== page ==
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ELT: Volume 33:2, 1990 Words about Formalism, Poststructuralism, and Illusion Murray Krieger. Words about Words about Words: Theory, Criticism, and the Literary Text. Baltimore: The John Hopkins University Press, 1988. xii + 292 pp. $28.50 THE ABANDONMENT of an intellectual tradition may be just the moment for the tradition's defense. The adherents of tradition can revise and newly justify their position in the light of challenges, even by incorporating some of the latter; and they can thereby give what is old a fresh look. In literary theory formalism has been undergoing abandonment for some time, and one wonders if in the present it can find any renewed standing for itself. But judging from Murray Krieger's latest collection of essays, this is still just the moment for formalism's defense. Words about Words about Words promises to rejuvenate what is old, and most of all to revitalize the formalist doctrine that there is a distinctive character to fiction which differentiates literature from mere writing. The promise puts the promiser in an appealing light. In rethinking what is old (in this case, not only the formalist doctrine just mentioned, but the traditional aestheticcum -moral idea that some artworks are more valuable than others), the thinker enacts a dialogue between old and new that puts him in the role of a liberator. He can free us, one assumes, from a merely slavish, unthinking adherence to tradition and from a merely slavish, unthinking alliance with innovation. The role is an enormously demanding one, clearly. Krieger manages the role, but I cannot say that he performs it consummately. Krieger proposes that criticism and literary theory adopt a stance equidistant from New Criticism and poststructuralism. For example, New Critical formalism insisted on the literary work's closure as a self-unifying closing-in of the work upon itself. Krieger maintains the centrality of poetic closure in his own formalist poetics. But he distances himself from the New Critical insistence by seeing closure as the sign of what has been displaced, "the absence of which reinscribes itself into the represented presence." "In reading ... we seek a form that produces total closure, except that as we find each form closing, we find it also—through its apparent consciousness of its own fictionality—opening itself totally toward that which its closure would exclude." This sounds like distance from New Criticism, but not from poststructuralism. Yet Krieger tries to keep the latter at arm's length too, by insisting on the difference between écriture and the forms we identify and canonize as literature: "I am more inter266 Book Reviews ested in how we come to see and project poems . . . than I am in deconstructing that projection." His interest, though, is not in reader's responses—how we come to see and project poems—but in how poems see and project themselves. And they do so, Krieger thinks, by a play of illusion and of a conscious breaking of illusion that for him is unique to poetic or fictive discourse. The key to Krieger's renewal of formalism, with its emphasis on fiction as a discourse set apart from others, is his interest in the literary work's "apparent consciousness of its own fictionality." The fruit of this consciousness in fiction is for Krieger a fine duplicity. Krieger sees a text's apparent consciousness of its own fictionality at work in the text's illusive closure, which is really a mediation of closure and openness in a way that makes each a tricky double of the other. The value of literary texts—even, apparently, the moral value —inheres in this unique dynamic of duplicity in them. This emphasis on illusion, and on its duplicitous assertion and undoing, is Krieger's contribution to the traditional formalist attempt to isolate and define "literariness." "Illusion, after all, " Krieger says, "is what my poetics is all about." But I think it is just here, in Krieger's dependence on the phenomenon of illusion, that he does not fulfill his role as liberator. While illusion is often invoked in Words about Words about Words, it is less often discriminated and expounded . As a result one comes to suspect that Krieger's reliance on...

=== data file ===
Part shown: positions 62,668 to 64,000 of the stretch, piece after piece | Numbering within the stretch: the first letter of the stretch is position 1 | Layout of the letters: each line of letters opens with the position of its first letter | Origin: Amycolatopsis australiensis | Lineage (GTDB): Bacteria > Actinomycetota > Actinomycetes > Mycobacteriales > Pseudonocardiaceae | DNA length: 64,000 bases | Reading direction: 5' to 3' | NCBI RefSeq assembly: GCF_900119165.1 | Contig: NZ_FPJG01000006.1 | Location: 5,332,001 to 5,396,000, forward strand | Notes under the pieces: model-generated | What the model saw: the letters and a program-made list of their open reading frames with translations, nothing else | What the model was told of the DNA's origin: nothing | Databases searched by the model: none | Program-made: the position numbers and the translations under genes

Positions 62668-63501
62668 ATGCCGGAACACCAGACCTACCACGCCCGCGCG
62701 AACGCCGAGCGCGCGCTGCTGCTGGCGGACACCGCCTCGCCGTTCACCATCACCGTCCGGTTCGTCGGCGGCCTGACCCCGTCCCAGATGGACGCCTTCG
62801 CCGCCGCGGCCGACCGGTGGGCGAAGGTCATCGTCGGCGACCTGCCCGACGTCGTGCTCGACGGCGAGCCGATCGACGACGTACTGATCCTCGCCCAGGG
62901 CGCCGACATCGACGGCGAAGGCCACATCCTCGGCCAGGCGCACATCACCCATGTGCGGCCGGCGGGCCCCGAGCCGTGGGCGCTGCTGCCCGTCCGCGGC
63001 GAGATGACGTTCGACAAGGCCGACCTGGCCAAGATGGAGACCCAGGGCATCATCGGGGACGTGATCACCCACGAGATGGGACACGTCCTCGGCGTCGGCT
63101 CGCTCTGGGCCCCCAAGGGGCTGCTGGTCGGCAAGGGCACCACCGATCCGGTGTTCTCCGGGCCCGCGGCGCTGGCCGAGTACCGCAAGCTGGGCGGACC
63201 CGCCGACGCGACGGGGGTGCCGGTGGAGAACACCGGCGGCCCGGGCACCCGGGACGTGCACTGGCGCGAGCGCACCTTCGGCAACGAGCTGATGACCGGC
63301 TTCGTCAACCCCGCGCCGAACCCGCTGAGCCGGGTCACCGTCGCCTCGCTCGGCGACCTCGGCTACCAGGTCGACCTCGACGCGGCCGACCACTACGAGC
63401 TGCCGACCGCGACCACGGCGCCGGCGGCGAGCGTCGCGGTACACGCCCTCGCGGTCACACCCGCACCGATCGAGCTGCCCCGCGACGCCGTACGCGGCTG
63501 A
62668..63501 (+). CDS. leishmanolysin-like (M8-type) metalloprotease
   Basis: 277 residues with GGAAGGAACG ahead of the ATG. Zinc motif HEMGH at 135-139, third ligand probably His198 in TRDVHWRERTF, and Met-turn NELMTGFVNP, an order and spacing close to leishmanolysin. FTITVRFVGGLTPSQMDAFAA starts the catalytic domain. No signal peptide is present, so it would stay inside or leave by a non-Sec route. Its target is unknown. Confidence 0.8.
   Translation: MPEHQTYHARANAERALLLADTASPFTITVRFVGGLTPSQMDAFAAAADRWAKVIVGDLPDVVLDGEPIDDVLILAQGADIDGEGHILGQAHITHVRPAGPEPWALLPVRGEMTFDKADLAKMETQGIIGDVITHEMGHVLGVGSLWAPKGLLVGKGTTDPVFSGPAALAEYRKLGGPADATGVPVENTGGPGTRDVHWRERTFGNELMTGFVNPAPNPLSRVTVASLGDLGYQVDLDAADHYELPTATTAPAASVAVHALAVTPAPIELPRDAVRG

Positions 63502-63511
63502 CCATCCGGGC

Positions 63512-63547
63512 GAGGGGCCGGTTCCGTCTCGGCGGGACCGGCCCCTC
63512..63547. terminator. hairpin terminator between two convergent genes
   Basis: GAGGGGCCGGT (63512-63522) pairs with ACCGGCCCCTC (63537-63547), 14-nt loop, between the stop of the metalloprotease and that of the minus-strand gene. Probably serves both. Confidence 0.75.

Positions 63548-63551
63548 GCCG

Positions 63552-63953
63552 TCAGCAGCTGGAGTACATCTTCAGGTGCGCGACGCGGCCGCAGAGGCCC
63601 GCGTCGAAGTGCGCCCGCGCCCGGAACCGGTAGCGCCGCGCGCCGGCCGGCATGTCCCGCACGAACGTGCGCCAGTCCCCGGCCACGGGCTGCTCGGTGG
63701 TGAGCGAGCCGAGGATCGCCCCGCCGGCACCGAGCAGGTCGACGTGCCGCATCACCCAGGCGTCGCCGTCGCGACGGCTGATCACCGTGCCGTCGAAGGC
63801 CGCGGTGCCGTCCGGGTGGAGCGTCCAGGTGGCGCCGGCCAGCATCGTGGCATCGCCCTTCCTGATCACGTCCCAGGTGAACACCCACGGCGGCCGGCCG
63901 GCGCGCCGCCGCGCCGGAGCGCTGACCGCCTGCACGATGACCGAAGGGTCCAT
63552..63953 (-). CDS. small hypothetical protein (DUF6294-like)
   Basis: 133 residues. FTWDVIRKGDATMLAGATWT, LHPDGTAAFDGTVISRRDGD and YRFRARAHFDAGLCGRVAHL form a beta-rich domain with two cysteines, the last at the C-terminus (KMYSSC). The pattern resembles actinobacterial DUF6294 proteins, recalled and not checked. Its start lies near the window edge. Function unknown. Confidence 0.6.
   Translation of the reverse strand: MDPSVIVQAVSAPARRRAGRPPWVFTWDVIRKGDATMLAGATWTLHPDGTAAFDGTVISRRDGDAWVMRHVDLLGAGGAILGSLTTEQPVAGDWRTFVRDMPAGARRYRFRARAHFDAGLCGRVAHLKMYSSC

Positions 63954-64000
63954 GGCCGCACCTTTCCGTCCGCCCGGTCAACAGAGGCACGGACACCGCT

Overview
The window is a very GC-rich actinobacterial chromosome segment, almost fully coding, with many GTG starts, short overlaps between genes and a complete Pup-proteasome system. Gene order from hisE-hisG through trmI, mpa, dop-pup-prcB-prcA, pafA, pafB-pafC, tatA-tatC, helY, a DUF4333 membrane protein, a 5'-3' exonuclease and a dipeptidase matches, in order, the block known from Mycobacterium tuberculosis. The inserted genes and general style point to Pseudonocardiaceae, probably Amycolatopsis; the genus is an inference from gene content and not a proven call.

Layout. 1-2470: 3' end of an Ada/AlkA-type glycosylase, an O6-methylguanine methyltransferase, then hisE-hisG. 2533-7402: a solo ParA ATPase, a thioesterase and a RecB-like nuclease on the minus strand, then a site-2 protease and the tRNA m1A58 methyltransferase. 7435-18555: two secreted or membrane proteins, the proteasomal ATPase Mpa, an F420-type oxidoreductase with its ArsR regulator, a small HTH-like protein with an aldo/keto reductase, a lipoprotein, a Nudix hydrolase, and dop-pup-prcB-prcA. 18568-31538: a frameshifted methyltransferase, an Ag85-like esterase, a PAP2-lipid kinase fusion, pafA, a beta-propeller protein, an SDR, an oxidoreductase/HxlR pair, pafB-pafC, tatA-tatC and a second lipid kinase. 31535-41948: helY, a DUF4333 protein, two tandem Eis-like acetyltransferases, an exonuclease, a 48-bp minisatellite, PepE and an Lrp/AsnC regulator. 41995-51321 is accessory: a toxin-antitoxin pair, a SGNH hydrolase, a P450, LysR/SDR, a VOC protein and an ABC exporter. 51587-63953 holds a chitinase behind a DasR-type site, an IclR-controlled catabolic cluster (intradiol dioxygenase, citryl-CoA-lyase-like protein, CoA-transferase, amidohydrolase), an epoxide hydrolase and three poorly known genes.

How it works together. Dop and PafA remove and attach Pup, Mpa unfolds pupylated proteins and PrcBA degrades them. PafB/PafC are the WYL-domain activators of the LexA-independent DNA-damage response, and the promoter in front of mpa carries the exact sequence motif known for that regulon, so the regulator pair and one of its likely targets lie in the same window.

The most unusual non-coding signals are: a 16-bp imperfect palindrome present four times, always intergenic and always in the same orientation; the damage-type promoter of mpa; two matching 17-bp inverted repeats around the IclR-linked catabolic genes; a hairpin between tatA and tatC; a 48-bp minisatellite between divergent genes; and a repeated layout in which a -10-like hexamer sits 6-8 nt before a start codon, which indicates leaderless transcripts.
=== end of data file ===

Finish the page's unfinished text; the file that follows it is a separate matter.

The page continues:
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pp. 266-270
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